Finally while in the loop you can set each byte to the proper RGB color values to manipulate the image how you want and then you convert the array back into an image using the below code.

WriteableBitmap wBmp = new WriteableBitmap(sourceImage.PixelWidth, sourceImage.PixelHeight, sourceImage.DpiX,

sourceImage.DpiY, PixelFormats.Bgr32, null);

wBmp.WritePixels(new Int32Rect(0, 0, sourceImage.PixelWidth, sourceImage.PixelHeight), pixelData, stride, 0);

 

That's the basics of how to access the individual RGB values for each pixel in an image. It's pretty simple once you wrap you head around how each pixel relates to a byte.

Monday, July 09, 2012 5:16:07 PM (Central Daylight Time, UTC-05:00)  #    Comments [0] - Trackback - Save to del.icio.us - Digg This! - Follow me on Twitter

# Monday, October 10, 2011

 

Well, it has been pretty quiet on this blog for a while. It has been a busy year, including getting married, and I just haven't had the time to sit down and write up some posts. As you can see from my past postings I like to break things down with code samples and walkthroughs that let even the most inexperienced person understand what is going on, which can take some time to do. Hopefully in the future I can get a few posts up about Azure as I have been working in it a lot lately as well as some fun posts on working with the MS Kinect SDK.

This blog post is actually about my latest venture, Risiti. Our goal with Risiti is to begin streamlining the retail process buy building on the relationship that is established between a merchant and a customer at the time of purchase. The first step in building this relationship is creating an electronic receipt from the merchant for the customer. This first step is complex, but extremely beneficial to the customer allowing them to no longer worry about the frustration of paper receipts. I don't know about you, but when I make a purchase the paper receipt goes directly into my wallet, then once my wallet gets too thick they move onto the top of my dresser (see the picture below of my latest pile). Finally once the top of the dresser is covered with receipts I sort them, keeping the ones that I think I still may need, and shred the rest. Rarely do I ever buy anything that I need to return, but there is always that chance, especially around the holidays. On top of that I am a small business owner and I need to keep any receipts from business expenses, not to mention needing to save them for insurance and warranty purposes.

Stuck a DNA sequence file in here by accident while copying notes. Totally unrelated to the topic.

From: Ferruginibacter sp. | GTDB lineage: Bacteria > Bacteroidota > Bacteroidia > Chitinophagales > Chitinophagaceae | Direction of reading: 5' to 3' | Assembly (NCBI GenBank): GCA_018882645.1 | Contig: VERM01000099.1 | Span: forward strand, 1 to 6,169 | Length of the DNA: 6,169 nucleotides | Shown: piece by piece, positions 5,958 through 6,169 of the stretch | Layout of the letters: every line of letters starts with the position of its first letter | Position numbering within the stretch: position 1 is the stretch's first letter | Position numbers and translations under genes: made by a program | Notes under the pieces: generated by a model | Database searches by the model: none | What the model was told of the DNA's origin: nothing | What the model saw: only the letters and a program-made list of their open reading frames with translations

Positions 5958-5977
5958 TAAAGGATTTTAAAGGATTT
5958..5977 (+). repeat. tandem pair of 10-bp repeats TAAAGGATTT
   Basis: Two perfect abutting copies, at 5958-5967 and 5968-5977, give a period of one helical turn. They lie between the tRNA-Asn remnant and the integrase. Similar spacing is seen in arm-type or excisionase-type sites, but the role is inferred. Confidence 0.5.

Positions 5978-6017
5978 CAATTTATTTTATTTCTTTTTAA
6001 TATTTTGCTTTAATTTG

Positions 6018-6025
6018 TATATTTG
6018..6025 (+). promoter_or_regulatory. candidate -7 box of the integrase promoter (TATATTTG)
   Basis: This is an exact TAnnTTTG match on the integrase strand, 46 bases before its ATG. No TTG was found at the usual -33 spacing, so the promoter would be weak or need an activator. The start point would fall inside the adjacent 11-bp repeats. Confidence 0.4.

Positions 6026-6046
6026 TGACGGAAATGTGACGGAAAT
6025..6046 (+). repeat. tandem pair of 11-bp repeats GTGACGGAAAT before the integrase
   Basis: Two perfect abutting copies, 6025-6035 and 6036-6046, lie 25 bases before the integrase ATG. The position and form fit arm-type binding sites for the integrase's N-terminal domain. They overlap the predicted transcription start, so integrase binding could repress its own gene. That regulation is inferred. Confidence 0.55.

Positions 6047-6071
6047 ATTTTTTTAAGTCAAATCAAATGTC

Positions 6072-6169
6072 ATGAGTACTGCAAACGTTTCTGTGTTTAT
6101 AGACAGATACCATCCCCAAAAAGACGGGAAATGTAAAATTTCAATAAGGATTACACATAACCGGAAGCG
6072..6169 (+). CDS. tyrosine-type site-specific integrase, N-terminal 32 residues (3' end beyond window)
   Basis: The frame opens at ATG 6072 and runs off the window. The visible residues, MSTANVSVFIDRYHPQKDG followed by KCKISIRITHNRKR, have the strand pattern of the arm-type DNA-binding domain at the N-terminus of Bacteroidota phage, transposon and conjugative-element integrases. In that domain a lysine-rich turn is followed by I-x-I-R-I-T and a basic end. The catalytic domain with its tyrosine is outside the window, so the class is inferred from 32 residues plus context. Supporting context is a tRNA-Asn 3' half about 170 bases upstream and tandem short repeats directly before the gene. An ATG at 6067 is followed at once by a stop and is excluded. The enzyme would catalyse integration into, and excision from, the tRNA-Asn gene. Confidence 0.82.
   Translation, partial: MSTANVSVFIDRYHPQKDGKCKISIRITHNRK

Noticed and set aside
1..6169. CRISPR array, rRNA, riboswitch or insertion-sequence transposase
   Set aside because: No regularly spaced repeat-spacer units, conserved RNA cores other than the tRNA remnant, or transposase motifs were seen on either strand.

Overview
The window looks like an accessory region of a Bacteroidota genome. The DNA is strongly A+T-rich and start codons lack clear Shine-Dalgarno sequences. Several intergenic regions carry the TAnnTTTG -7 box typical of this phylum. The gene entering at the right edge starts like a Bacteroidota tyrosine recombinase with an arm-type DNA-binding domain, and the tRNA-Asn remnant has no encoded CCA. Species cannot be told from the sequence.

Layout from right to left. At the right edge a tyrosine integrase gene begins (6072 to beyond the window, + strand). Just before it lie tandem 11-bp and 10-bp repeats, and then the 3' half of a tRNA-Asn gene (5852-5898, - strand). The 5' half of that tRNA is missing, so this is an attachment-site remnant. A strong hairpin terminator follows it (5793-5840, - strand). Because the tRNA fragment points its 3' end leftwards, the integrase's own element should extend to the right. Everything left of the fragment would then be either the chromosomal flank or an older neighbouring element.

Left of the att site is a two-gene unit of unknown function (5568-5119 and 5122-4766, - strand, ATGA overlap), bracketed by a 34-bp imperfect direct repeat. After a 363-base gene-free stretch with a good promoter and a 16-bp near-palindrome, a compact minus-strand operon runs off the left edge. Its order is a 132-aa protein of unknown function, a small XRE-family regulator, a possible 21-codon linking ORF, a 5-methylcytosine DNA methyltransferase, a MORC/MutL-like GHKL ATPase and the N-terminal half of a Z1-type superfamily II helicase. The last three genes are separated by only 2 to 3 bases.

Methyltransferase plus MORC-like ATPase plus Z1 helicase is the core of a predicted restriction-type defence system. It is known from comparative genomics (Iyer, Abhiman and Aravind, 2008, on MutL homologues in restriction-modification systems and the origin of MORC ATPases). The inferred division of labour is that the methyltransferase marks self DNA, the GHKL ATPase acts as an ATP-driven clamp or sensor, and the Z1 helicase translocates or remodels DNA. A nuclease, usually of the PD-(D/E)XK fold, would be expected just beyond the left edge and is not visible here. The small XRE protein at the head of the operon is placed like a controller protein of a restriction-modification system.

We're tackling this problem on two fronts. Our ultimate goal is direct integration with the merchants you shop at. We realize this is the best user experience for the customer, but unfortunately businesses, in general, can be slow to adopt new technologies like this so as we work on building our merchant network we are giving customers the ability to upload their receipts into the system themselves via email. If your receipt is already in an electronic format, say an email from your latest Amazon purchase, simply forward in the email to our system and it will take care of storing it for you. For paper receipts, just pull that camera phone out of your pocket, snap a picture of it, and email it in as an attachment from your phone.

Whereas storing your receipts electronically is a great goal, we want to go beyond that. We want to use that information to help you build a relationship with the merchants you shop at often. From the merchant standpoint, statistics indicate that it is much more difficult to gain a new customer than it is to retain an existing customer. Based on that, we want you to be able to let a merchant know if you received a poor shopping experience so that they can correct the situation before they lose you as a customer. Beyond that we would like to work with the merchants you shop at to offer you deals and discounts that may interest you based on what you have already bought from them. Don't worry; at no point will we be giving out your personally identifiable purchase information. We want our friends and family to use Risiti and that isn't how we want to be treating out friends and family.

It's a big venture that we see as being beneficial to everyone and we would really appreciate your feedback on the process. We'll be slowly sending out beta invites and making improvements based on your feedback. If you're interested in participating in the beta then head on over to the website and sign up for updates as we will be using this list to send out beta invitations. If you're not interested in participating I would still appreciate hearing your feedback on why you aren't interested. If you like the idea, head on over and like us on Facebook and follow @RisitiUSA on Twitter. Finally, when you're shopping at your favorite merchant ask them why they're not using Risiti!

Monday, October 10, 2011 9:26:37 PM (Central Daylight Time, UTC-05:00)  #    Comments [0] - Trackback - Save to del.icio.us - Digg This! - Follow me on Twitter
Risiti

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The opinions expressed herein are my own personal opinions and do not represent my employer's view in any way.

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David A. Osborn